Monday, January 24, 2011

The Ziggurat

Ziggurat of Ur (ca 2100 BCE), Tell Muqqayar, Iraq
source: Wikipedia

The question of the origins and function of the ziggurat is still a matter of controversy among the specialists. Whether the raised structure served the practical aim of protection against floods, or whether the platforms served primarily as a place for the deities with a shrine, that is, a place to house the god or goddess, located on the top and, therefore, it served as a way of contact and communication with the  celestial gods, is a matter of debates. What seems to be certain is that its form, after a  more or less extended period of development, was consolidated in Ur, and disseminated afterwards in the Mesopotamian area across time and across cultures.

The idea that the form of the ziggurat evolved from the ritual destruction and reconstruction of existing structures which served as foundations for new constructions that were, in this manner,  systematically and progressively raised higher and higher, has been proposed (based also on examples from Neolithic practices, Meso-American cultures and also Egypt) and rejected by researchers. As well as different interpretations of its symbolic meaning.

The ziggurat is a kind of artificial mountain emerging in the Mesopotamian flatlands. It was part of an architectural complex that may have  included also, among other structures, temples and other public buildings, different civic and commercial spaces, etc. Access to the ziggurat was probably restricted and controlled as a space for the performance of specific rituals under the direction of priests.

In its architectural form, size, technological aspects,  labor force organization and employment, the ziggurat embodied and expressed the unified and unifying power of new social-historical structures. It expressed the profound identity of worldly and sacred powers, the unity of religion and politics which characterized the ideology proper to the initial forms of the State that emerged as functional specialization, and related social stratification processes and structures developed and were consolidated in the  city-states of Mesopotamia: from more or less humble beginnings to its culmination and diffusion in the pioneer civilization of the Sumerians.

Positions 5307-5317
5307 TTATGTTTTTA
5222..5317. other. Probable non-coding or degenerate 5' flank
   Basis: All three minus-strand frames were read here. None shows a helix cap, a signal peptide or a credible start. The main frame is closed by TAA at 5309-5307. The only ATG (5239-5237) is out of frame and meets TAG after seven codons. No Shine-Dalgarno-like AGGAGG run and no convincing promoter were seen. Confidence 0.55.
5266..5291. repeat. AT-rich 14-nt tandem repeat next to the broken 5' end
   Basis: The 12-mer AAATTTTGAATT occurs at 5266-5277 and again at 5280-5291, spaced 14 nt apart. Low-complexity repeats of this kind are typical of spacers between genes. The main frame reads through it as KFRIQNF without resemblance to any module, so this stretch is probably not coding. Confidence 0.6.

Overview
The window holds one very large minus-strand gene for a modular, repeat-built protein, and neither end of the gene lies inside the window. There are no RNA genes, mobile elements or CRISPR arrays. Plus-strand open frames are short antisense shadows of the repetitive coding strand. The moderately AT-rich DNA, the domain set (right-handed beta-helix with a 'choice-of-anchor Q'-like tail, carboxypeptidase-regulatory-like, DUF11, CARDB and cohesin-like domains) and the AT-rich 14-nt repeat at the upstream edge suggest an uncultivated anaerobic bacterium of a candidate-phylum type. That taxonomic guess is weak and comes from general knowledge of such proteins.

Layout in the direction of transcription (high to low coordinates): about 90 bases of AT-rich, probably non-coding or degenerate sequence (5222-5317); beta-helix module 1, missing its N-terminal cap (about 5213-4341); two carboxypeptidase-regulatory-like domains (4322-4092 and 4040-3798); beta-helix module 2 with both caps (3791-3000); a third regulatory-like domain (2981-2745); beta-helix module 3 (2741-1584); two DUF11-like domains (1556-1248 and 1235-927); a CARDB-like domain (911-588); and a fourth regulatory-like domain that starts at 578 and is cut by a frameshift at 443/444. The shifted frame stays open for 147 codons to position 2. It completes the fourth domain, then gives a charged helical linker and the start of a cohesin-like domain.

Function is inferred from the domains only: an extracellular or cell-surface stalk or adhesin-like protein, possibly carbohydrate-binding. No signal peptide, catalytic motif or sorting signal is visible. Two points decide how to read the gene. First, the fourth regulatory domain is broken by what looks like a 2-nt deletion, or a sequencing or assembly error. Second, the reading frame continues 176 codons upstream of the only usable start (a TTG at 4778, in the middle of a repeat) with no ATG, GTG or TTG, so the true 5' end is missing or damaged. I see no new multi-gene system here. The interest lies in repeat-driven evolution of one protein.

The Sumerians, as we know, established the early cultural matrix, including writing and literature, architecture and the arts, religion, political forms and ideologies, etc pointing the way  to many of the essential future developments in the region. The ziggurat and White Temple at Uruk (ca. 3200-3000 BCE) and the partially reconstructed large ziggurat of Ur ( ca 2100 BCE) are two examples of the accomplishments of the Sumerians in architecture.

A famous ziggurat in the Ancient World was the monumental Etemenanki ("temple of the foundation of heaven and earth")  dedicated to the god Marduk in Babylon in the 6th century BCE, the period of the Neo-Babylonian dynasty.  It is associated with the biblical narrative of the Tower of Babel

Marcelo Guimaraes Lima

Reconstruction of Ur-Nammu's ziggurat,
based on the 1939 reconstruction by Woolley (vol. V, fig. 1.4)
source: Wikipedia

Ruins of White Temple at Uruk, Iraq

Reconstruction of Etemenanki, based on
Hansjörg Schmid, Der Tempelturm Etemenanki in Babylon (1995 Mainz
source: Wikipedia 


Mubin Mustaza said...

can I ask you something...Why in zigurat have many stairs? and Why every floor have many rooms?

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arounddeglobe3 said...

Ziggurats were monstrous, multi-storied pyramid sanctuaries worked in old Mesopotamian towns in western Iranian level. The word 'Ziggurat' signifies 'to expand on a raised zone'. The Ziggurats were the piece of the enormous sanctuary complex that incorporated a few different structures too. The ’Ziggurats' were considered as the 'Dwelling place the Gods' and were worked as terraced step pyramid with progressively withdrawing floors or levels.

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Unknown said...

Was this structure in west-Iran?

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